The gold industry has recognized the need for rigor and standardization in ESG reporting. To accomplish this, in 2019 the industry-backed WGC published Responsible Gold Mining Principles (“RGMP”). The RGMP sets ten ESG principles containing 51 items for companies to report on. The principles are a synthesis of a number of global standards already in use, as well as input from a range of stakeholders and agencies. They are aimed at providing investors and consumers with confidence that gold is ethically sourced. Conformance with the principles will be insured annually through public reporting and a third-party “independent assurance” conducted at both the mine site and corporate level. Companies that participate will be allowed a three-year period of implementation, with independent assurance beginning in the third year. We expect all of the gold producers in which we invest to adopt RGMP.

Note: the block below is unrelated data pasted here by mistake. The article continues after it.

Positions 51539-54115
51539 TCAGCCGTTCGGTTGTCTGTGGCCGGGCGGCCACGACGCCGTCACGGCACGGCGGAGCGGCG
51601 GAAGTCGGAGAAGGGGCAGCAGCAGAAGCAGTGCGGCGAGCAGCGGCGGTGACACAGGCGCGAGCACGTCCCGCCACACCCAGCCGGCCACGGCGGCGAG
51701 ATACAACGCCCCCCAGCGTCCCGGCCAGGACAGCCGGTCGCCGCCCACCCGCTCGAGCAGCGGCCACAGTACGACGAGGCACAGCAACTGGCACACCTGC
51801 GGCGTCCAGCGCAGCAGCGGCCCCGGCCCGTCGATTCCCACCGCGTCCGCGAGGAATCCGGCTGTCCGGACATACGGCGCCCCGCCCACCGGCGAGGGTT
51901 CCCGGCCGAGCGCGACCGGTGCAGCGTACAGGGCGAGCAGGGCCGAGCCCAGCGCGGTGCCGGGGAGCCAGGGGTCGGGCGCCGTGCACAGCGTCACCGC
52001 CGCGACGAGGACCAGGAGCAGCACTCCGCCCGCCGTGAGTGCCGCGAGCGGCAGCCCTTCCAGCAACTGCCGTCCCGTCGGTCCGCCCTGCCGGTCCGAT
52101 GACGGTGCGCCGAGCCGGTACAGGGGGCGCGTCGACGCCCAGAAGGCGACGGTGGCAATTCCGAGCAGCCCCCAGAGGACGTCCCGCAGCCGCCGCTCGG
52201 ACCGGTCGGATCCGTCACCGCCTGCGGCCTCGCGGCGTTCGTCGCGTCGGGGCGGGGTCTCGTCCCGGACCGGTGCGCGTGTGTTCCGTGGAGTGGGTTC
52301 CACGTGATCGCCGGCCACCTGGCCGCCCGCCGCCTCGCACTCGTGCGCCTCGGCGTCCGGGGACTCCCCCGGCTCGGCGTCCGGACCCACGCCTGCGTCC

The WGC has also set a lofty goal of net-zero emissions by 2050 through process enhancement, decarbonization of transport and electricity, self-sufficient energy and emissions off-sets. While the industry is already reducing emissions where it makes the most economic sense, in our opinion, meeting the 2050 goal will require further technical advances in renewable energy, battery storage and electric vehicles that are beyond the gold industry’s control. Companies stand ready to test and adopt new technologies, but we believe widespread implementation is years from becoming reality.

Conclusion

Managing environmental and social risk is nothing new to gold companies. In fact, it is among the most important aspects of their business. We do not invest in companies that fail to strive for ESG excellence. However, if investors avoid the broader mining industry due to what we see as unrealistic or misguided ESG expectations, the industry may become starved of the capital needed to maintain production. If taken to extreme, we believe a lack of capital creates shortages and rising prices that could bring an unwanted inflationary cycle with world-wide economic hardship.

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IMPORTANT DISCLOSURE

1 https://delvedatabase.org. 2020 State of the ASM Sector Report.

2 https://www.bullionvault.com/gold-news/gold-mining-2021-101520201.

3 Superfund sites are polluted locations requiring a long-term response to clean up hazardous material contaminations.